Last weekend I was a cast member in the inaugural Kansas City production of Listen To Your Mother. Last weekend I did something I’ve never done. I walked up to a lectern, which is like a podium but without the body-hiding security of wood panels, and told a story about my daughter. How I knew something was terribly wrong with her after she was born but no one would listen to me. How I shouted and shrieked and pointed to her little face where veins were beginning to sprout like a road map and the darkness under her eyes was becoming so noticeable, someone actually accused me of child abuse. How she almost wasn’t diagnosed in time. How we found help and encouragement from angels among us. How we sought treatment in New York, and the best part, how Katie beat insurmountable odds to be here with us today.
Isn’t it funny how the ebb and flow of life can take you from happiness to irritation in just a few short minutes. And of course by funny I don’t mean funny-HAHA, I mean funny-OH COME ON YOU’VE GOT TO BE KIDDING ME WITH THIS.
One minute you’re with your daughter petting a pot-bellied pig and looking at the hairless ass of a hand-size tarantula sitting in Tupperware and the next minute you come home to find your husband behind the refrigerator cursing like he’s in a Quinton Tarantino movie. We’ve all been THERE, right? No? Okay, sorry. Quick recap.
Last Thursday I joined my daughter’s Girl Scout troop on a field trip to visit The Bug Lady where we saw the creepy Tupperware tarantula (pictured) and also watched The Lady Bug mascot, a pot bellied pig, lumber around the room and chew on all the rugs. Good times had by all. Then we dodged hail stones through a spring thunderstorm until we made it back home. That’s where the fun train stopped. Our smiles faded the moment we walked in the door.
In the kitchen, the refrigerator was pulled back from the wall and my husband was crouched behind it like a profane, but clothed and much better looking Gollum from Lord of the Rings. He peered out behind it, noticed his precious daughter was standing there and then carefully controlled his tone while telling me in pseudo-curse-speak that the, “sock cucking refrigerator was making a loud noise.” Then he announced, “Let’s just add this one to the mother clucking list.” After recapping the situation in colorful and inventive language, he then knelt down by our daughter and let her regale him with stories of bunnies, parrots, rats and bugs from our evening with The Bug Lady. He’s a good Dadoo like that.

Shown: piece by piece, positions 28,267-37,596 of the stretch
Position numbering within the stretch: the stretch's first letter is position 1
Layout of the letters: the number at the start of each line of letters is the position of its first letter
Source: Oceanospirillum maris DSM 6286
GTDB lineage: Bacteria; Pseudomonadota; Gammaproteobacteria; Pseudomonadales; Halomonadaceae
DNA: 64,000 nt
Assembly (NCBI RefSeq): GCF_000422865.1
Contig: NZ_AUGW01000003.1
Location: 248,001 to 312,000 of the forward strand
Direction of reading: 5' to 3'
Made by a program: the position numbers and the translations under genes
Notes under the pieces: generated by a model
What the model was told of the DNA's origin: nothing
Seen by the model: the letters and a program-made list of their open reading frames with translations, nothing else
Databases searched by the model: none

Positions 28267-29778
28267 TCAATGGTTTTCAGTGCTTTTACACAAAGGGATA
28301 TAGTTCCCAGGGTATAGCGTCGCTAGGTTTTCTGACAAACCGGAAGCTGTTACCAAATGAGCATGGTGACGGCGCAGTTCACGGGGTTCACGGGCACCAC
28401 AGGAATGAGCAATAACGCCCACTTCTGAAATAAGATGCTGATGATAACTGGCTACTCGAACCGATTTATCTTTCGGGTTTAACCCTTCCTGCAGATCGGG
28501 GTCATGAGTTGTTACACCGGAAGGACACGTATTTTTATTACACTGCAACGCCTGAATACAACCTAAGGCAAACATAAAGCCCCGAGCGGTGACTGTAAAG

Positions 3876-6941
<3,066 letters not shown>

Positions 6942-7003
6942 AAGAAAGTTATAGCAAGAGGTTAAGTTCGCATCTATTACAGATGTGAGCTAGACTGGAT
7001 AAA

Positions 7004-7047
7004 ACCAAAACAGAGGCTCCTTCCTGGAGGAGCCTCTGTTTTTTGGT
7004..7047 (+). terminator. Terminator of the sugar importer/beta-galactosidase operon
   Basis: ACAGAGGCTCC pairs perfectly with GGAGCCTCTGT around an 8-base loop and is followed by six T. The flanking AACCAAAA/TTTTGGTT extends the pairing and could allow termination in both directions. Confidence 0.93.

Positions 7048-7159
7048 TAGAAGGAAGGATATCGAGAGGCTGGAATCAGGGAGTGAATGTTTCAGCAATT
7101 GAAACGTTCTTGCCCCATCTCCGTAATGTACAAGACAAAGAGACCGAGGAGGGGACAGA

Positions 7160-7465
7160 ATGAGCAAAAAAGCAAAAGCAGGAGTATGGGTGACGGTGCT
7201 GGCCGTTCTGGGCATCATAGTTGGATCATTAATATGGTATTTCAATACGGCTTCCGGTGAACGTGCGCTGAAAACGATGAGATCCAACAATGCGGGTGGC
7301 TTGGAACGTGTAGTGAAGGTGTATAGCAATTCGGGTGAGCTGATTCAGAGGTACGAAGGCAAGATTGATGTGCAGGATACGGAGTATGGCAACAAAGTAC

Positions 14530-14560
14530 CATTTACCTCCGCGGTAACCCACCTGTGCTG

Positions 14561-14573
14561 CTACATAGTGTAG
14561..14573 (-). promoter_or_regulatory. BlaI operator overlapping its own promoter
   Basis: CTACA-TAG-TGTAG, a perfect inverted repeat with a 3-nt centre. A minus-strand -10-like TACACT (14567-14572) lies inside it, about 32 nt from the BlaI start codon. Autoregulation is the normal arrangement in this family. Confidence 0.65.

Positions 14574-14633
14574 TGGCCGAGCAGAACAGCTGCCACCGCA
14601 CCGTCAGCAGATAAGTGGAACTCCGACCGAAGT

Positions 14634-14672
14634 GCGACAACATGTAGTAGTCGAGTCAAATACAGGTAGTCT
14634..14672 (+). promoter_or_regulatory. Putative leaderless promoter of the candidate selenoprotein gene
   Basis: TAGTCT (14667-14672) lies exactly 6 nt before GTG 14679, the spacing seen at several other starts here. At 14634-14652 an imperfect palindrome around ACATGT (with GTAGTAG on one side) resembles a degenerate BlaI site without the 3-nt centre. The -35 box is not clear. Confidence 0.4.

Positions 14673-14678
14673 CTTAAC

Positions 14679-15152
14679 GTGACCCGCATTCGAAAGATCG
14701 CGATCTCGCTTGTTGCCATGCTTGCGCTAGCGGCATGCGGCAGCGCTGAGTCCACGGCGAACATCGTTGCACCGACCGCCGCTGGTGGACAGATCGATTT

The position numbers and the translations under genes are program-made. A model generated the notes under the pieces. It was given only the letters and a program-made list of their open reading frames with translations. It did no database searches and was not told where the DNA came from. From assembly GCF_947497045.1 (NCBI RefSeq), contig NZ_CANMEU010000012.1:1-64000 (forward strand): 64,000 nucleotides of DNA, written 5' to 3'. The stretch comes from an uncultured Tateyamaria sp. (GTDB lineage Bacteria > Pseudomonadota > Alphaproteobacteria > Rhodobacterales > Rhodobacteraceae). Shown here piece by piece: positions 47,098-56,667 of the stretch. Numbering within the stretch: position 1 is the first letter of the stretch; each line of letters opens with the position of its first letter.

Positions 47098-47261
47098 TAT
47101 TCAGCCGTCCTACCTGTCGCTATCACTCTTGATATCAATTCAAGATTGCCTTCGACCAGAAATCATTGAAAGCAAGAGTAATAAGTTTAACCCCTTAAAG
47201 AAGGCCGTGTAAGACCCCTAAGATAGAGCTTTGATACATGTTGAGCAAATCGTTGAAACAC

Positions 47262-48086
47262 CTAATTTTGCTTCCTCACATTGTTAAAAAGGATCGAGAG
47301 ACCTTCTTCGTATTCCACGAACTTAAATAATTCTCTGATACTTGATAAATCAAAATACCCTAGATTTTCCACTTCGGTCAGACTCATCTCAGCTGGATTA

He’s right, though. What’s next? Over the last two months our appliances have been breaking down so fast I’m starting to wonder if it’s more than bad luck. Maybe what we’re dealing with here is the work of a Kitchen Poltergeist. I mean, these appliances aren’t just sputtering and refusing to come back on. These things are displaying some serious Amityville Horror antics. A few weeks ago, I wrote about our dishwasher and how it added insult to injury when, just days after my uncle’s funeral, it started SHRIEKING AT ME, then leaking scalding hot water on my feet like a scary sieve and never stopped. That is, until a neighbor was kind enough to follow my Lassie-like pants for help and unplug the water line. You can read about the Devil Dishwasher HERE.
To say the last two months have been crazy would be an understatement.